How Lessons Learned are Managed
GMAT lessons learned include things that we did well and should keep doing, and large scale things we should be doing to improve the software or our project. Lessons learned are each discussed by the team and if we decide there is a real issue, we require a plan for improvement. To make sure we are efficiently handling lessons learned, here are some high level guidelines for creating them.
What is a Lesson Learned
Lessons learned are issues that cause significant problems or could have caused significant problems, or are issues where we did something that significantly improved the software or our project. Lessons learned require group discussion and probably a change in team habits, process or strategy.
Lessons learned satisfy one the following criteria:
- Issue that is putting the project at greater risk than necessary
- Issue that is causing significant inefficiency
- Issue that is significantly lowering quality
What is Not a Lesson Learned
A lesson learned is not a minor annoyance, a tweak to an existing process, or something that can be resolved between team members in the everyday process of getting work done. Team members should bring these types of issues up at meetings, or work them among the team members involved.
A minor issue, (i.e. not a lessons learned), satisfies one of these criteria:
- Tweak to an existing process
- Minor annoyance or gripe
- Can be resolved by just picking up the phone, or discussing via email, or weekly meeting
- Does not require significant change in habits or processes
Things We Should Keep Doing
Things We Should Change
- Linux script test system runs are currently performed from a folder named "linuxBin" in the test/script folder to avoid conflicts with the test/script/bin folder. The scripts used to test on Linux should be merged into the bin folder to simplify repository updates. (This has been tested and has no conflicts, but it's too close to release to do it until R2018a is out the door.)
- Still lots of test config changes after QA complete, not running nav tests we should run etc.. need to formalize how we verify that test system configuration is nailed down by QA complete. what folders should be run, review profiles spreadsheet etc. We made a lot of changes two day before Code Freeze .
- We need to check the Mac builds on any more recent operating systems we can try it on EARLIER in the process, not at the very end of the release process.
- Scrub the system for deprecated features and remove at least low hanging fruit... both code and tests.
- Deprecated Files
- Xerxes ?
- unused/obsolete NAIF kernels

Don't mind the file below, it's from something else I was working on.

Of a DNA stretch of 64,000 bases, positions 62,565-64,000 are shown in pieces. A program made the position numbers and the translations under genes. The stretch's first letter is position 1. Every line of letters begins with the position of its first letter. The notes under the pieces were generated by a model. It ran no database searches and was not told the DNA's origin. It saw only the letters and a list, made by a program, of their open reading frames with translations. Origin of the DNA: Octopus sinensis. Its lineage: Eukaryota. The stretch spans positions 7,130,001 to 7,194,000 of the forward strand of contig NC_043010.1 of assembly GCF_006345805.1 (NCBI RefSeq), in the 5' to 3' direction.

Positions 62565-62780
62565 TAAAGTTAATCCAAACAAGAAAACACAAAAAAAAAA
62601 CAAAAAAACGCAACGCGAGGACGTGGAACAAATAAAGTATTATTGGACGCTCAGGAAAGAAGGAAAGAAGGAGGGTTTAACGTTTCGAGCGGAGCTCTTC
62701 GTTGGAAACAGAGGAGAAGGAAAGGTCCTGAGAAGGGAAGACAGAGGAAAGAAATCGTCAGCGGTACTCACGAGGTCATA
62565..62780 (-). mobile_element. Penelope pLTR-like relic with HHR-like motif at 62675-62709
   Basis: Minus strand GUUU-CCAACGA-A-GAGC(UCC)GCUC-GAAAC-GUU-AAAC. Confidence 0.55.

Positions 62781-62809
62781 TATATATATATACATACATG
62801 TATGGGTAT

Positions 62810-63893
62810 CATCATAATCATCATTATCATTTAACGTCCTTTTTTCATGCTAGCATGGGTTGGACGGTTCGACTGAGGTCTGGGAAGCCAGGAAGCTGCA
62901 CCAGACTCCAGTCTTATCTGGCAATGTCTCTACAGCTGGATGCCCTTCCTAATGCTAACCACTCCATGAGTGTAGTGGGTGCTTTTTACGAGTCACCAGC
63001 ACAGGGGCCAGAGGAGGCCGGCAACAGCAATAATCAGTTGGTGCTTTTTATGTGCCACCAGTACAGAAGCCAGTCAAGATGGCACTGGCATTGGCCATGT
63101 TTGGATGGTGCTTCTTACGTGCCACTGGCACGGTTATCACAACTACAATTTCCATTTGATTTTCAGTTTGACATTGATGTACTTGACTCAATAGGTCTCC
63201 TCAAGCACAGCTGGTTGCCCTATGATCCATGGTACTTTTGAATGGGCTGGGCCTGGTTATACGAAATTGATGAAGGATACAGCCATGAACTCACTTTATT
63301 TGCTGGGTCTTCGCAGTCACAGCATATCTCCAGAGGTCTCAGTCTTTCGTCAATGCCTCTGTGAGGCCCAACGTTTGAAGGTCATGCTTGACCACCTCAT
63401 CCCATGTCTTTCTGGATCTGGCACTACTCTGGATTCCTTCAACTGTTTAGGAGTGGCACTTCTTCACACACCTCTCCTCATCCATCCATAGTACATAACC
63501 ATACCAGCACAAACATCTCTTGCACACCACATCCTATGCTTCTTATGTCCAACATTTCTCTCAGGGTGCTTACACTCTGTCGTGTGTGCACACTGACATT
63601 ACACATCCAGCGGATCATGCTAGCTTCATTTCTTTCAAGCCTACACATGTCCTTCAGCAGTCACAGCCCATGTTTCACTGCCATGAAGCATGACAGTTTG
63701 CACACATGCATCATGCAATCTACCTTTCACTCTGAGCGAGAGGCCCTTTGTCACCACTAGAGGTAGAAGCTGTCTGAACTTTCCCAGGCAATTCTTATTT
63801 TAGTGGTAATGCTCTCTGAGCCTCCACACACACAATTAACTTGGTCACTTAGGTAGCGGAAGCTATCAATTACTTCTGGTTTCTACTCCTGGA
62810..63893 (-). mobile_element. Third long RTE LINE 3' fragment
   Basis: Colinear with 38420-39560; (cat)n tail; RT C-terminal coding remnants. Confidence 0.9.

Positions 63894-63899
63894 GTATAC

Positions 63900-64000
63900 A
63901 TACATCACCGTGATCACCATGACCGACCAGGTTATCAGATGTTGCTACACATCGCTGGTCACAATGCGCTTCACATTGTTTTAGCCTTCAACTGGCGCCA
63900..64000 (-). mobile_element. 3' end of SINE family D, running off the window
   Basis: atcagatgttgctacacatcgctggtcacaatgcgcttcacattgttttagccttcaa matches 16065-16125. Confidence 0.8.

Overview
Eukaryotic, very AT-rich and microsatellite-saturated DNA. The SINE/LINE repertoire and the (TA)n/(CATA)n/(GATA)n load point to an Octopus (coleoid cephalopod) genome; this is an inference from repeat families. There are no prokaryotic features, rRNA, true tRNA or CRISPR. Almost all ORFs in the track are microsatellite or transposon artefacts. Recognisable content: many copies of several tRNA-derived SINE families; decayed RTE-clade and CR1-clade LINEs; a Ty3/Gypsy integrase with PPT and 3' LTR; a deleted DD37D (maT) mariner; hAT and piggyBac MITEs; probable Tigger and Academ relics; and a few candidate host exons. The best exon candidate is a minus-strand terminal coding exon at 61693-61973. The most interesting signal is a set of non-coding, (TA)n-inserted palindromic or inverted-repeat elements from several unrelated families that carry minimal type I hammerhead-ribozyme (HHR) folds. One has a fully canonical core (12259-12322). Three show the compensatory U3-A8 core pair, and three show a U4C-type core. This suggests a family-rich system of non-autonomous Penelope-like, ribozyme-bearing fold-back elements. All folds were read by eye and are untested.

- Always build the system and run smoke tests before committing and pushing code. (This includes when merging code from a branch into another branch.) This is particularly critical near system freezes (QA Complete, Visual Freeze, and especially Code Freeze.)
- Check sample missions on all platforms
- Currently, running samples is assigned to one person. We should modify the release process to assign it to one person per platform.
- Seriously consider adding the bundling shell scripts to the daily build script so that we create zip/installer every day and test against those...
- Include all of the plugin components when running smoke tests and system tests. We are looking for side effects as well as failures in the component being worked, so we need to watch for those everywhere.
- Raise and resolve test case failures as early as possible. The recent issue with Ephem_GMAT_Code500_ACE_OpsPrototype_v13 was thought to be a config issue, but there were other signs of a problem that we neglected.
- Log the exact Git commit and SVN revision used for daily builds and regression tests. It can be difficult to determine where in the commit graph the branch used for the build is, especially when multiple branches are being developed in parallel.
- Some pushes to the central repository will not compile. That makes it difficult to track down when a change occurred. It would be useful to include a note on the commit message stating that the code does not compile, and why.
- We should run Console version on Windows and GUI version on Mac at Feature Complete to identify any problems; then we can fix issues by QA complete.
- Similarly, we should update data files at Feature Complete so that we can debug by QA complete.
- The Console/Windows, GUI/Mac, and data file updates should be repeated when testing RC0.
- We need to consider what is a realistic approach to updating User Guide.
- We need to look at rundef/startup file conflicts and how to avoid them; for example turning alpha plugins off in rundef can hide error of not turning them off in startup file.
- We should track tickets by release and sprint, not just sprint.
- We should default to putting the current release in the “Fix Version” field in JIRA, and remove it later if the work is to be deferred.
- We should define Rnnnnx-Sprint-Final as the time between Feature Complete and Code Freeze; and number all sprints before Feature Complete
- We should have defined terminology for what should go in the “Fix Version” field for JIRA; all tickets should have one of the standard values. A notional set for discussion:
- CCB incoming – new tickets for CCB disposition
- Rnnnnx – assigned to a release
- Near Term backlog – needs to go in next release
- Long Term backlog – needs to go in some future release (I’ve seen “someday” in the Fix Version field, this is equivalent
- Backlog – tickets to review to see if they are overtaken by events or should be put in some other category.
- (SPH) We need to complete complex features earlier in the development cycle and get out to users for beta testing. We have too many bugs slip through, because we are assuming that our system tests, which are quite rigorous will catch everything. But that is not the case. A few months of user testing will find things that we missed.